Charles Sturt University
Charles Sturt University

Professor Chris Steel

Professor Chris Steel

BSc (Wales) PhD (Birmingham)

Chris Steel completed his BSc in microbiology at University College, Cardiff in the UK and then completed his PhD at the University of Birmingham (UK) in microbiology in 1986. He subsequently conducted periods of post-doctoral training at the University College of Wales in Aberystwyth, (UK) with the agrochemical company Dr R Maag AG in Switzerland and with the NSW Department of Agriculture in Rydalmere, Australia. A focus of his research at this time was physiological plant pathology, fungicide resistance and elucidation of the mode of actions of a range of pesticides used in agriculture. In 1995 he joined Charles Sturt University and is currently Professor of Viticulture at the National Wine and Grape Industry Centre. The impact of climate and the environment on grape production have been a major focus of his research.

His teaching responsibilities cover general viticulture and oenology and supervision of post-graduate students. He has conducted numerous workshops for grape growers and wine makers in Australia and has presented his research widely around the globe in diverse countries including France, India, New Zealand, Spain, UK and the USA.

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Teaching Interests

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Research Interests

  • Management and epidemiology of bunch rot diseases of grapes
  • Identification and detection of grapevine fungal pathogens
  • Impacts of vine pathogens on wine chemistry and quality

Current Research Projects

  • 2014-2017 Determination of thresholds for bunch rot contamination of grapes and techniques to ameliorate associated fungal taints. Funded by AGWA $586,526.

Research Students

PhD Current
  • R M Sujeewa Rathnayake "Aureobasidium pullulans and potential biocontrol activity against Greeneria uvicola." 2011-2015
  • Navideh Sadoughi "Effect of ripe rot on the chemical composition and sensory properties of grapes and wine." 2012-2016
  • Nirodha Weeraratne "Investigating bacterial sheath rot complex of rice:  Diagnostics and Epidemiology." 2012-2016
  • Aruni Buddhika "Botrytis cinerea laccase as a virulence factor in grapevine pathogenesis". 2014-2017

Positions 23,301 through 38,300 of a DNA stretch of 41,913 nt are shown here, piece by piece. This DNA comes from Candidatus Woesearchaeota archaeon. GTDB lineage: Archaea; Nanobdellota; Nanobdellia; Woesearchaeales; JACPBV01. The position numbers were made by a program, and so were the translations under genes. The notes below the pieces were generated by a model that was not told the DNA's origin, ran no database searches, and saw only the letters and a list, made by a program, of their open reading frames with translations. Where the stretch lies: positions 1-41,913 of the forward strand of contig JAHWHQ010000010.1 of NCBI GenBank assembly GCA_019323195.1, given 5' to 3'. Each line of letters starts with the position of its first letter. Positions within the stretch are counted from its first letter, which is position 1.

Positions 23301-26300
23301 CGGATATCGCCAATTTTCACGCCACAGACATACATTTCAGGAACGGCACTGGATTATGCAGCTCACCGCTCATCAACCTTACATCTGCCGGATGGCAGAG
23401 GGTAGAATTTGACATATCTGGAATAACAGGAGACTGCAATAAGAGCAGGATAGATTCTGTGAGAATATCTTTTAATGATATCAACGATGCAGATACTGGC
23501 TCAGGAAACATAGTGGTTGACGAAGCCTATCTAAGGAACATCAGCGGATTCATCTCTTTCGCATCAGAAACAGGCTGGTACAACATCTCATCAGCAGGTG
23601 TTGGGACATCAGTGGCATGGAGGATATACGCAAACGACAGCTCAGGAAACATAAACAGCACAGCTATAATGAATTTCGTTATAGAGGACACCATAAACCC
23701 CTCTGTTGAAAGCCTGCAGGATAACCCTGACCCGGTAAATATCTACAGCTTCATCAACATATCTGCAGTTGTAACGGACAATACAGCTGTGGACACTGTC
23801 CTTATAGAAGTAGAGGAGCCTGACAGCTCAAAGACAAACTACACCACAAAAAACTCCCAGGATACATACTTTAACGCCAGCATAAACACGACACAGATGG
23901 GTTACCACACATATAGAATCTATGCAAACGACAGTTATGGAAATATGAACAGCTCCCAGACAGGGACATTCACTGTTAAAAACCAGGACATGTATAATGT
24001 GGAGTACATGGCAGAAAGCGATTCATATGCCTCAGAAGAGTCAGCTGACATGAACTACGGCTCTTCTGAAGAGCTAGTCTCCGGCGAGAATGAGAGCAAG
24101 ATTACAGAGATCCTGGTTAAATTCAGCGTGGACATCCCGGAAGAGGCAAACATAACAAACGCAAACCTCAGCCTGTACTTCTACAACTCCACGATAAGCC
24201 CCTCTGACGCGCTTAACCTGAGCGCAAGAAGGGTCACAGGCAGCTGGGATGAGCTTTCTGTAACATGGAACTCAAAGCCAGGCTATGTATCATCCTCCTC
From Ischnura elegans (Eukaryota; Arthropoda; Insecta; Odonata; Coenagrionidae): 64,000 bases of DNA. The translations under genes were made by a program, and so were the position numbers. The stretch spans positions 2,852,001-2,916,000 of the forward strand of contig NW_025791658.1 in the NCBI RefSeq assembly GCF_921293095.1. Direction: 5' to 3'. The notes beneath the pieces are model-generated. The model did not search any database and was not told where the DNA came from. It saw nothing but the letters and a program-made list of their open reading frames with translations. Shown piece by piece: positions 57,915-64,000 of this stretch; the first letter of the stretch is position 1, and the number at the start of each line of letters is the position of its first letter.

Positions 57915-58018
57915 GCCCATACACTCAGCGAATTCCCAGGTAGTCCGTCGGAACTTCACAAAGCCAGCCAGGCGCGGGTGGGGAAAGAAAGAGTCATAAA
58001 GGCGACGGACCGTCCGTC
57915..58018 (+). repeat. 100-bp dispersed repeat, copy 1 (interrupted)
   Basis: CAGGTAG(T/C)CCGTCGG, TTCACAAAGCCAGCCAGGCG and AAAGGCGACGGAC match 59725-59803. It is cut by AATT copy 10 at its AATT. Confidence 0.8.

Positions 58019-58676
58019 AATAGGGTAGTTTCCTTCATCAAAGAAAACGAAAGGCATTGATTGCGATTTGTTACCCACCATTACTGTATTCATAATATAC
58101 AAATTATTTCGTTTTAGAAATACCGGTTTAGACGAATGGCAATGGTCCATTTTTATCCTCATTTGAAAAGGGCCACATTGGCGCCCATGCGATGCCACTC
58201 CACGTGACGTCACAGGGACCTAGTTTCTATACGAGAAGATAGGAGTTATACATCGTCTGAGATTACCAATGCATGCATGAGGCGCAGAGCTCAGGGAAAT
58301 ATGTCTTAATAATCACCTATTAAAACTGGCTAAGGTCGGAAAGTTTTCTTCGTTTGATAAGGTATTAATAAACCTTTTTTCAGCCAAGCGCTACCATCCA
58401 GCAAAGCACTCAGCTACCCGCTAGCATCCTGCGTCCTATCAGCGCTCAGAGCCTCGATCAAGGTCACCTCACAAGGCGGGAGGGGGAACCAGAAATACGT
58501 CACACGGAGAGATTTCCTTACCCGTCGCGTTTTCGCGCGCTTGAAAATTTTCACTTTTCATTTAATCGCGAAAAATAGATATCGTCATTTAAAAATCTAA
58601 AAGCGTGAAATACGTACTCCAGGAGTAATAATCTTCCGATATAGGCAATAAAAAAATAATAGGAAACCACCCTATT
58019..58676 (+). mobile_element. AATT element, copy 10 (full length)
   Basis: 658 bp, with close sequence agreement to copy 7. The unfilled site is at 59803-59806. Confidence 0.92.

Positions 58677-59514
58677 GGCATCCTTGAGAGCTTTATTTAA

• Dilhani Perera "Aspergillus rot of grapes and wine quality". 2016-2019

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Professional Memberships

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Recent Publications

Samuelian, S K, L. A. Greer, S. Savocchia and C. C. Steel 2014. Application of Cabrio (a.i. pyraclostrobin) at flowering and vĂ©raison reduces the severity of bitter rot (Greeneria uvicola) and ripe rot (Colletotrichum acutatum) of grapes (Vitis vinifera L.). Australian Journal of Grape & Wine Research 20, 292 -298.

Steel, C C, Blackman, J and Schmidtke, L M 2013. Grapevine bunch rots: Impacts on wine composition and quality and possible procedures for the removal of wine faults. Journal of Agricultural and Food Chemistry 61, 5189 – 5205.

Samuelian, S K, Greer, L A, Cowan, K, Priest, M, Sutton, T B, Savocchia, S and  Steel, C C 2013 Phylogenetic relationships, pathogenicity and fungicide sensitivity of Greeneria uvicola isolates from grape (Vitis vinifera and Muscadinia rotundifolia) from Australia and North America – Plant Pathology 62,  829 – 841

Greer, L A, Harper, J D I, Savocchia, S, Samuelian, S. and Steel, C C 2011. Ripe rot of south eastern Australian wine grapes is caused by two species of Colletotrichum: C. acutatum and C. gloeosporioides with differences in infection and fungicide sensitivity. Australian Journal of Grape & Wine Research 17, 123- 128.

West, E, Cother, R C, Steel, C C and Ash, G J 2010. The Characterisation and Diversity of Bacterial Endophytes of Grapevines. Canadian Journal of Microbiology – 56, 209 – 216.

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